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Starring Tommy Lee Jones as General MacArthur, World War II film <i>Emperor</i> charts new waters topic-wise but fails to accomplish much on the stylistic front.

Starring Tommy Lee Jones as General MacArthur, World War II film Emperor charts new waters topic-wise but fails to accomplish much on the stylistic front.


Emperor

Tommy Lee Jones and Matthew Fox star in a film written by Vera Blasi and David Klass, based on the book His Majesty’s Salvation by Shiro Okamoto, and directed by Peter Webber.


Tuesday, March 5, 2013

Possibly the most interesting aspect of the film Emperor is the unusual angle it takes on the subject of WWII. Just when you thought the subject had been exhausted over the past six decades of filmmaking, including Pearl Harbor, Saving Private Ryan, and Terrence Malick’s masterful The Thin Red Line, along comes a story from a seldom-visited niche of the grander picture of war. To wit: What happened in Tokyo after the firebombing that left 100,000 dead and after Emperor Hirohito paved the way for surrender?

In director Peter (Girl with a Pearl Earring) Webber’s blandly journeyman — but historically interesting — movie on the subject, Tommy Lee Jones plays the stern-but-image-wary and presidency-hungry General Douglas MacArthur. Upon giving his second-in-command General Bonner Fellers (Matthew Fox) the task of bringing swift justice to bear with the Japanese powers-that-be, he imparts, “Now is the time to impose this fragile peace … but we must be seen as liberators, not conquerors.”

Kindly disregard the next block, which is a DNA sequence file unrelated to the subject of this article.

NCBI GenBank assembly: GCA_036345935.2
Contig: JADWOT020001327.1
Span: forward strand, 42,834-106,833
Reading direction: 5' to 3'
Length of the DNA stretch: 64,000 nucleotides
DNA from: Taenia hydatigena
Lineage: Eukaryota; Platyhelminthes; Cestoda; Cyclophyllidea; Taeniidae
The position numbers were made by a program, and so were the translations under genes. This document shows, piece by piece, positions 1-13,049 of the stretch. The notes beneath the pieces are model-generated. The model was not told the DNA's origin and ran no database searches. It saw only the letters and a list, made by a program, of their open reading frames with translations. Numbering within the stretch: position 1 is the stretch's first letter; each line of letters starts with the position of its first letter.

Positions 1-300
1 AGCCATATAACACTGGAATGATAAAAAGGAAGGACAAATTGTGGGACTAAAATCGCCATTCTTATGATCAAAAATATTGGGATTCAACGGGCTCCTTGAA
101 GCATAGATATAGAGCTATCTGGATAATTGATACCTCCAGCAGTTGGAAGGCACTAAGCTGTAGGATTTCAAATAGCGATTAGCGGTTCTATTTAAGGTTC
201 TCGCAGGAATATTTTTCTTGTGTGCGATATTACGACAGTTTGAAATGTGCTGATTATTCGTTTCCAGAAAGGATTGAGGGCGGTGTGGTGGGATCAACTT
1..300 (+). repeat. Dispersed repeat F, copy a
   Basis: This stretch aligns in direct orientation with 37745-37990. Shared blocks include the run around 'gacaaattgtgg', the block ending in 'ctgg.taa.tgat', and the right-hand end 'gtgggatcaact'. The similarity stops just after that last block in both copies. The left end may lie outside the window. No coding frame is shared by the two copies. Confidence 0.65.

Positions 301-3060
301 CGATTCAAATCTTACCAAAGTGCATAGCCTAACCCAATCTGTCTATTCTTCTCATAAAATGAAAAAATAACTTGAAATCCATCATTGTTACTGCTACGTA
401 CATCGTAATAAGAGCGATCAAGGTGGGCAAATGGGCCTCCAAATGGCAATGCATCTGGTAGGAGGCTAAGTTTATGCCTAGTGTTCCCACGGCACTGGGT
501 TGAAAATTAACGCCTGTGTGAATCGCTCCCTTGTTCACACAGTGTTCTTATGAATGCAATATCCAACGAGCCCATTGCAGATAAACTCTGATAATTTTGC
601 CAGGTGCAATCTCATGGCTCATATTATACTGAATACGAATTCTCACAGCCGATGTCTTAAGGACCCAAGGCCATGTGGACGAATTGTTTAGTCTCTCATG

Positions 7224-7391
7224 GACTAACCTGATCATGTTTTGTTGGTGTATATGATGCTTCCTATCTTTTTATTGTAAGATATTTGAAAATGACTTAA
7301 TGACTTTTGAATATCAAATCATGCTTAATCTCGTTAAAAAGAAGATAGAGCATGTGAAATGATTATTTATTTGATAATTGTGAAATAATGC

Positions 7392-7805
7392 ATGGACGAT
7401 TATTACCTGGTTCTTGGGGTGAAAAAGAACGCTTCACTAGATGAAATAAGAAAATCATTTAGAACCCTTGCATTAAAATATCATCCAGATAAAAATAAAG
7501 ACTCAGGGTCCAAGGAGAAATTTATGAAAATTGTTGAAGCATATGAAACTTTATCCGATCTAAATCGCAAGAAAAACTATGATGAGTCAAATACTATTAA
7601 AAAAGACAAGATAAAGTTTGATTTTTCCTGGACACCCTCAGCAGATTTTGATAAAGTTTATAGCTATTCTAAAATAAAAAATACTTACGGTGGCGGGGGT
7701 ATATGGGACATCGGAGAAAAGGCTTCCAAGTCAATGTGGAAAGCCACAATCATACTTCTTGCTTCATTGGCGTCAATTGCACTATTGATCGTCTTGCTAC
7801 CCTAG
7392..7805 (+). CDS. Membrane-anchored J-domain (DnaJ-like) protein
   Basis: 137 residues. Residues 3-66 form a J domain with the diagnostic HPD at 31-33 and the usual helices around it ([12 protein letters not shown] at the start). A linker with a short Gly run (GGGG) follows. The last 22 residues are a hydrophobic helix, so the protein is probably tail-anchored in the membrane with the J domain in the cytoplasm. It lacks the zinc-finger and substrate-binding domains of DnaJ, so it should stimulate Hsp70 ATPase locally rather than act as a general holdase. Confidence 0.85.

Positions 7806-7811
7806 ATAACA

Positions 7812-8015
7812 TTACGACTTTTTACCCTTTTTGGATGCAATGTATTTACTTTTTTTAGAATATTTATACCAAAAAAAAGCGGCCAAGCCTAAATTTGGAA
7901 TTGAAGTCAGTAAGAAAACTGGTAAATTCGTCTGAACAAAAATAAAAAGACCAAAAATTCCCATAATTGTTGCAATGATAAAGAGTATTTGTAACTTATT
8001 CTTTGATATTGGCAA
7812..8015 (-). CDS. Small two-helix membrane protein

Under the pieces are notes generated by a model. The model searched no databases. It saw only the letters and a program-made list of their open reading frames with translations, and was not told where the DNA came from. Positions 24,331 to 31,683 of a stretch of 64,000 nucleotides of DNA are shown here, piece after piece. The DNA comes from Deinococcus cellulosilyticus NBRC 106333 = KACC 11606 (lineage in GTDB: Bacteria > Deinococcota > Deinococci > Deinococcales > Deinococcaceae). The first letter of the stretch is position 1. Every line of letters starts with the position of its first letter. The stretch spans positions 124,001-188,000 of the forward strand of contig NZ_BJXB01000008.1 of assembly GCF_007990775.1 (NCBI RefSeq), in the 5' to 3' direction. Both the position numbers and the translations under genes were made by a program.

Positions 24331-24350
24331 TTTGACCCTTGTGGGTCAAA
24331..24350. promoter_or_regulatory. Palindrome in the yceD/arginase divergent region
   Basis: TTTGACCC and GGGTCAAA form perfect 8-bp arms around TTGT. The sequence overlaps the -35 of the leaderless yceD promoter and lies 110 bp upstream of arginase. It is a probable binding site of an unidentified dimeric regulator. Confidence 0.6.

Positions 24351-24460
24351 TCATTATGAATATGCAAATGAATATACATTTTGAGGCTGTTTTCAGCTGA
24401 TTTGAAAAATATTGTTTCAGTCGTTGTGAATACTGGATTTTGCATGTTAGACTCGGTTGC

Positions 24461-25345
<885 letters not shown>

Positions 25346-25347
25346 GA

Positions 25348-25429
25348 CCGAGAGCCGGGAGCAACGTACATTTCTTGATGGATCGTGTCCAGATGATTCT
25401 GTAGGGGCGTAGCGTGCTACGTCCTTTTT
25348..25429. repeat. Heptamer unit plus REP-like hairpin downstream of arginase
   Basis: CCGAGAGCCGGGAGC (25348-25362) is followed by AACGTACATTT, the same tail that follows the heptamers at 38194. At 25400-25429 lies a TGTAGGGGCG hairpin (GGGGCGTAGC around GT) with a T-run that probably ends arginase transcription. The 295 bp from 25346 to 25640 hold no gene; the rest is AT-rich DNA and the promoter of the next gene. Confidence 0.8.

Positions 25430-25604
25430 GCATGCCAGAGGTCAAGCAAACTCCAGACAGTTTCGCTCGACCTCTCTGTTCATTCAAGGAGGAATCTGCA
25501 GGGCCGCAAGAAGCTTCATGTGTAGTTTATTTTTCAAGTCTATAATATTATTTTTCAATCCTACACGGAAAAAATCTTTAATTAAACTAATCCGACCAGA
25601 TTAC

Complicating the plot and the mission to ferret out war criminals and determine the elusive Emperor Hirohito’s culpability in Pearl Harbor and other misdeeds is Fellers’s own vested interest in Japan, stemming from a haunting love affair he had with a Japanese woman years earlier. An immediately postwar state of mind hovers over the film, with the aftermath of bombing seen in the rubble in Tokyo and the bombed-out psyches of the citizenry and deposed military officials. Talk about the toll, nationalistic devotion, and grisly details of the war gone by are carried out in tranquil gardens and bars, with a strong taste for American retribution in the offing.

Some things don’t ring true in Emperor, such as the smarmy sweep of composer Alex Heffes’s generic Hollywood music, which imposes a Western tinge to the atmosphere; some mediation between East and West might have better reflected the presumed theme of the story. But the film, as a whole, fills in another part of the WWII story, one mostly skipped over in history books and multiplexes.

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